If you have no climbing or trekking experience, it’s hard to imagine spending days exploring the beautiful but difficult mountainous terrain of British Columbia without ending up injured and lost, or worse — looking like a fool. To save you from a certain death and a great deal of embarrassment, CMH Heli-Skiing & Summer Adventures has come up with a solution: heli-hiking. It transports you by helicopter into the high alpine and glacier country. It’s virtually untouched territory. In the Cariboo Mountains, CMH has also built a brand-new via ferrata in a dramatic waterfall-filled canyon. It’s an experience you will never forget.
What’s a via ferrata, anyway?
Via ferrata means “iron path” in Italian, and that’s essentially what it is. The warring Italian and Austrian soldiers famously constructed pathways in the Dolomite mountains using fixed lines and iron climbing aids in World War I as a way to gain high ground and transport troops. But even before the war, more primitive versions of via ferratas (or via ferrate, as the Italians would say) were built in the Alps to connect villages to pastures at high elevations.
Modern via ferratas are built with recreation and tourism in mind. They’re built in extreme landscapes and allow people with no mountaineering experience to be in places and situations they never would otherwise, like vertical cliff faces and steep-walled canyons with raging waterfalls flowing through them.
A via ferrata in the wilds of British Columbia
This past July, I was in the Cariboo Mountains to experience the brand-new Zillmer Canyon via ferrata. Its base lodge is CMH Cariboos, a short helicopter ride from the town of Valemount, BC. Although the lodge is in very remote wilderness, it’s not lacking for luxury. And it has amazing views of the beautiful Canoe glaciers.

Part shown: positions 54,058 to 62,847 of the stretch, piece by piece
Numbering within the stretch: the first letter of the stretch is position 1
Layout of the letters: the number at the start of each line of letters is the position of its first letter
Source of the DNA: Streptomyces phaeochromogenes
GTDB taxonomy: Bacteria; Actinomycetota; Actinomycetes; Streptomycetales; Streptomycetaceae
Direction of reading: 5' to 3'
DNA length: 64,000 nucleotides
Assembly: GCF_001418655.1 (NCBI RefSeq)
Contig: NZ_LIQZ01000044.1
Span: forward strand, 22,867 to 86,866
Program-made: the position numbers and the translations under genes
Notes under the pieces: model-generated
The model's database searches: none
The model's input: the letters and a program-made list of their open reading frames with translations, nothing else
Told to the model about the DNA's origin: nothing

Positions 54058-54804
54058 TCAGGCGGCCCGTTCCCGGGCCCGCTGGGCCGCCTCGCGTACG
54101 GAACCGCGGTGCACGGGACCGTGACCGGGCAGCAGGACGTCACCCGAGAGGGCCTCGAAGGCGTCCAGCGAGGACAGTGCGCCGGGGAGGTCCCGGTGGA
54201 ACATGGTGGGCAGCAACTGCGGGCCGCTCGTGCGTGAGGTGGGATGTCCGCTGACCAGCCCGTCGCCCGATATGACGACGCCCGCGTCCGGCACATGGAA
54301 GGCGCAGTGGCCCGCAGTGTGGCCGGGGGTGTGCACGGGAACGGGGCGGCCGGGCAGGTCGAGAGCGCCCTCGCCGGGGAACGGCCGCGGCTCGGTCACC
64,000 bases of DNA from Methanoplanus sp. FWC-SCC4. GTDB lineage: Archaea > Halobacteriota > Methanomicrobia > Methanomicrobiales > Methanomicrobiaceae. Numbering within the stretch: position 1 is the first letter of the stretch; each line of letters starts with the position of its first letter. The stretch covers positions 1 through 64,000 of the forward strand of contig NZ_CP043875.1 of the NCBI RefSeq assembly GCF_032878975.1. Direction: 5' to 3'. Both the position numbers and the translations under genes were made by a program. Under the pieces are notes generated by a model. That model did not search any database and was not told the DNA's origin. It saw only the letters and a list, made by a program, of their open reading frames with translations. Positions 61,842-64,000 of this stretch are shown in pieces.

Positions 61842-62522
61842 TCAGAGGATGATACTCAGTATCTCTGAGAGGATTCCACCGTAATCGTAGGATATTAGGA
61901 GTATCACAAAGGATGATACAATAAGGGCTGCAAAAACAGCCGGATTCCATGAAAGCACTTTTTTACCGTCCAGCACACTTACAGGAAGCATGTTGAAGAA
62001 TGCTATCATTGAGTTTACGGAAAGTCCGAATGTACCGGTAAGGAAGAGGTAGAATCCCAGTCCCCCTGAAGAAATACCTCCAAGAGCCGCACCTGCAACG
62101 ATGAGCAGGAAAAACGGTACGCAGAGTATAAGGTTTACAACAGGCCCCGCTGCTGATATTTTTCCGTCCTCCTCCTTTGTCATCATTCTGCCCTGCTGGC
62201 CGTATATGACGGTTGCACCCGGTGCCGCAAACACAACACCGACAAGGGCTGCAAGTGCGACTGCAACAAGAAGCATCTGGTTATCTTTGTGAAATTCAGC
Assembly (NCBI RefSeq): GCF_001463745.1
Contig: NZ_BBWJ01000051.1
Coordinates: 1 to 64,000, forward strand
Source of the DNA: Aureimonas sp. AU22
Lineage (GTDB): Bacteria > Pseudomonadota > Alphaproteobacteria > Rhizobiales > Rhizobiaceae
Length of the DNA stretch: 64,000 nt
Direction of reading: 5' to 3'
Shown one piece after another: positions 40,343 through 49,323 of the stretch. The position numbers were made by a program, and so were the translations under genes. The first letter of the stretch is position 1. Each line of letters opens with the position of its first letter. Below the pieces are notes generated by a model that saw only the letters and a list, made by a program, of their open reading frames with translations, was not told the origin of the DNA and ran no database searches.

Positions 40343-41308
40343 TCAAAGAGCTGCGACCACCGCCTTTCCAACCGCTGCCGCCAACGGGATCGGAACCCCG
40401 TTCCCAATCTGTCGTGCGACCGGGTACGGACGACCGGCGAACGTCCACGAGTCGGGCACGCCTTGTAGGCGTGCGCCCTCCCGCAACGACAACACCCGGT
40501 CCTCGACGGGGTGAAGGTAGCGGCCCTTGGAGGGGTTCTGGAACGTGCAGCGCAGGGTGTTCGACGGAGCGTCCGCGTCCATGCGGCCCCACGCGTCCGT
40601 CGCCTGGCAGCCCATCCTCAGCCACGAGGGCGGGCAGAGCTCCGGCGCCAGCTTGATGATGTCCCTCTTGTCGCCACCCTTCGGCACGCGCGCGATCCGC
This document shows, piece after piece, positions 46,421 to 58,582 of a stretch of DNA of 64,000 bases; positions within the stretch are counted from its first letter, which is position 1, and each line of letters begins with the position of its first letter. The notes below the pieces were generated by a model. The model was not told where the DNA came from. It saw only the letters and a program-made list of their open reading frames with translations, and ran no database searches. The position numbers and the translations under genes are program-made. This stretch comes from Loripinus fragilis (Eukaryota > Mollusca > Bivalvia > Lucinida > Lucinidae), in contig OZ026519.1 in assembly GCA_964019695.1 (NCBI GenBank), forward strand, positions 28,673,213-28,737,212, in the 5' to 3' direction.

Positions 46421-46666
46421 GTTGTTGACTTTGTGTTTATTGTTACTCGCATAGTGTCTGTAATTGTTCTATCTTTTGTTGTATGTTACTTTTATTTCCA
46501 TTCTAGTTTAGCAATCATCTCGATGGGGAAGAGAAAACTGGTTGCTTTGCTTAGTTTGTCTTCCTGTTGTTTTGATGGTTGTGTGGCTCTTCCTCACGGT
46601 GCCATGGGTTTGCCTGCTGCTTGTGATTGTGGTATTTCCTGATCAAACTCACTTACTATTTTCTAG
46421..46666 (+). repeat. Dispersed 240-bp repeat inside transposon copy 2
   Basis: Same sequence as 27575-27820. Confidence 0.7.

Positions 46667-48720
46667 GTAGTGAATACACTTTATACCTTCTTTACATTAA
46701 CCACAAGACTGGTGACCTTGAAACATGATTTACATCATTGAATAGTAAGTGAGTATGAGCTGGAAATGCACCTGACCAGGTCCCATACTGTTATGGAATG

From the lodge we were choppered to the base of Zillmer Canyon. When the sound of the helicopter receded it was replaced by the constant roar of a waterfall tumbling through the canyon and throwing spray in all directions. With our harnesses and helmets on (and rain gear to stay relatively dry) we were first led across a zip line that carried us over the raging creek, then we maneuvered along steep cliff walls, tethered into steel fixed lines that ran the length of the canyon.
We climbed up walls on iron rungs, crossed a gap-filled suspension bridge, and walked on single wires in other spots to navigate our way up and through the canyon. The path diverged a couple of times to accommodate different physical abilities and comfort levels, and we were split into groups to allow for different paces. Being a rock climber I’m used to lots of exposure high off the ground, but for many people, the mental challenge of the heights was something to overcome. One of the guests, after steeling herself for the walk across the suspension bridge, got a big bear hug from the guide at the other end. I later asked her if she was proud of herself for doing it; her huge smile said it all.
The via ferrata topped out in a gorgeous valley with views onto glaciers and waterfalls pouring down the mountain sides. And one more zip line for good measure. CMH has already started building phase two of the route, which will take guests even higher for a full day of via ferrata adventure.
If you don’t mind heights and like a bit of an adrenaline rush, check out what it’s like to trek the Zillmer Canyon via ferrata by watching the video below.
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